AfricaSocial Affairs

The ABCs of totalitarianism

Our columnist Taye Negussie (PhD) answers some of the

perplexing questions many of us ponder: what is totalitarianism? What are the features most commonly attributed to authoritarian regimes? And, most importantly, how is it possible for totalitarian regimes to subjugate so large a mass of citizens depriving them of their independent individual thought? 

The 2009 edition of Encarta premium defines totalitarianism as a system of government and ideology in which all social, political, economic, intellectual, cultural, and spiritual activities are subordinated to the purposes of the rulers of a state.

The invariable mark of all totalitarian regimes turns out to be rule by fraud and force. Apparently, this falls in line with the advice of the Italian philosopher Niccolò Machiavelli who argued that the qualities of a great ruler were those of “a very savage lion and a very tricky fox” as a result of which he would be “feared and respected by everybody”. According to Machiavelli, the ultimate aim of such a ruler is to rise to the heights of “princely fame and glory for himself and security for his government”.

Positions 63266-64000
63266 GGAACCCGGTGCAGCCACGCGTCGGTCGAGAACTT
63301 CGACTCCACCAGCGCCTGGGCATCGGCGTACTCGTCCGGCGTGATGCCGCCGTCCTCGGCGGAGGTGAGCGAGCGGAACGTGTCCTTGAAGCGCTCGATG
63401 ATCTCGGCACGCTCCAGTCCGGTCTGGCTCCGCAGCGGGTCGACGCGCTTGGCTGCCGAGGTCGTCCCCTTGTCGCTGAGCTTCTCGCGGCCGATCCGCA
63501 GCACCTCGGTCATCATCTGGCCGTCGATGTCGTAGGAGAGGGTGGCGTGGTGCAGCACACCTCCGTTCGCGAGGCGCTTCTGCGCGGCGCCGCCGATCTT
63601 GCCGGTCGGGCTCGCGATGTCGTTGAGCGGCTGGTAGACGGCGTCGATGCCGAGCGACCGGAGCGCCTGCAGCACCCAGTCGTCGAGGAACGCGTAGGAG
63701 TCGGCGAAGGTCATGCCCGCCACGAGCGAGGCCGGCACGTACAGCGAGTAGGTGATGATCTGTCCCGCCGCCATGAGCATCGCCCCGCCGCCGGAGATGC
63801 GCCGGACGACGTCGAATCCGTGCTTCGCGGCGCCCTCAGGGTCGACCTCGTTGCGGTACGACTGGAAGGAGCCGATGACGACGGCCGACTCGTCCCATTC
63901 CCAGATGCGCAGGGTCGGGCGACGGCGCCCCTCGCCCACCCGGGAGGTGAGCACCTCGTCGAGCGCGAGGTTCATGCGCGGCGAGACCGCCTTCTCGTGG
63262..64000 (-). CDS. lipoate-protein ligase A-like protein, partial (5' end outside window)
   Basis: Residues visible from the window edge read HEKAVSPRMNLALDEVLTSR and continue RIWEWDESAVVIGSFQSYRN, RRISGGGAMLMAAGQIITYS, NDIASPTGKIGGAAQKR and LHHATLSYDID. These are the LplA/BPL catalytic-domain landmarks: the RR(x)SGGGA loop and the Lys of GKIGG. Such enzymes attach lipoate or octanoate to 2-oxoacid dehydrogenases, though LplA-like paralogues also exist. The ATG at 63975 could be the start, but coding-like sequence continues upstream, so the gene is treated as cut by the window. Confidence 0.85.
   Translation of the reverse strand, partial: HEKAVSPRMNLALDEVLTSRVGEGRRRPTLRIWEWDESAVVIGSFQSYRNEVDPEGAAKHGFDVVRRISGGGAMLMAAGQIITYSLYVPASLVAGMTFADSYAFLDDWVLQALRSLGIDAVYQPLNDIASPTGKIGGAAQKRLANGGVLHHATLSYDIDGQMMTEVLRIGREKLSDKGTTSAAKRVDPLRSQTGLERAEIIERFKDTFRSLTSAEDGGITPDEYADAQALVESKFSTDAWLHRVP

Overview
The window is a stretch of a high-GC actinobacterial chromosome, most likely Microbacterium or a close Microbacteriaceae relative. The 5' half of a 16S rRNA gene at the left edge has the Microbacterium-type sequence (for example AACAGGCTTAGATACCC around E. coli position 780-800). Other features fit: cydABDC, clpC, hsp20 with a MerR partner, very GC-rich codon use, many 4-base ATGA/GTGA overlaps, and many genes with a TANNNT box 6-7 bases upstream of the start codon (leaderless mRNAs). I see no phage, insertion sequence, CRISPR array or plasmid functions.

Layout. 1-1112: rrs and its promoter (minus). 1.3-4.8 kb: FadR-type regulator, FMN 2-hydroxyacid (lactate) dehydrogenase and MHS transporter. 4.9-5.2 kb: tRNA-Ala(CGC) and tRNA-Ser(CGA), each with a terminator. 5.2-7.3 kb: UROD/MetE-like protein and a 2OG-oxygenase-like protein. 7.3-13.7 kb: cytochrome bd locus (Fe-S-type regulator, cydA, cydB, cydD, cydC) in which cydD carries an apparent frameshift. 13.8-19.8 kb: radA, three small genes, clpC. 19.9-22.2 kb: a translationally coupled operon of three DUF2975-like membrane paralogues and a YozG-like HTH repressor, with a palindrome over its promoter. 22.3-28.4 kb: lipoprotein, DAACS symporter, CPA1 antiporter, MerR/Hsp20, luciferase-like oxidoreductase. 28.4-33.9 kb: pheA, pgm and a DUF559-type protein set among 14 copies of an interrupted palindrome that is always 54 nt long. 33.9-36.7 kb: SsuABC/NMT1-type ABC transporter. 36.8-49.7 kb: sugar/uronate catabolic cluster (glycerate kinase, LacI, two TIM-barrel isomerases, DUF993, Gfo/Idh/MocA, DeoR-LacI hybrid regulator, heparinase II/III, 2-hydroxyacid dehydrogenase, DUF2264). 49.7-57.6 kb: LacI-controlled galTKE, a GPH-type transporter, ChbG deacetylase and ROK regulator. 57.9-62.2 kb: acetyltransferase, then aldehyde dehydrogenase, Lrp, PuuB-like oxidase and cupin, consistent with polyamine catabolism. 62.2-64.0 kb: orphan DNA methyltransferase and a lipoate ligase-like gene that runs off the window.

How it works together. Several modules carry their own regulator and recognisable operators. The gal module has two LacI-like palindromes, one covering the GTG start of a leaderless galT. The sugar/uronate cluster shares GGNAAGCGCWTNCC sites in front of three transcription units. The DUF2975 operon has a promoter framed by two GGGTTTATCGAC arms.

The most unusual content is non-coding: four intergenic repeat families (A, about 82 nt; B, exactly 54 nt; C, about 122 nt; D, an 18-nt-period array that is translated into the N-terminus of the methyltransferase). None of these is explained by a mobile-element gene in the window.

Governments which have been characterized as totalitarian in recent history include the fascist regimes in Europe before World War II and the former and contemporary communist and other dictatorial regimes around the world. Surprisingly, despite the variation in geographical, historical, ideological and cultural backgrounds, many totalitarian regimes share a striking similarity in their strategies and practices of repressive rule.

 State structuring

Under a totalitarian regime the state often relates with individual citizens via government-engineered hierarchical collectives that deny a place for free and sovereign individuals; most independent civic associations and organizations are destroyed, coaxed or newly molded to serve the purpose of the regime.

The rationale underlying these measures seems to be grounded in the idea that a government could effectively control the lives of its subjects only when they are assembled in some form of stupefying collectives and herds that would significantly curtail their individual capacity for reasoning and moral choice. Hitler fervently used to maintain that when individuals function in collectives they become incapable of abstract thinking; minding only their immediate experiences, they are bound to–instinctually and mindlessly–identify with the presumed ideals of their herds.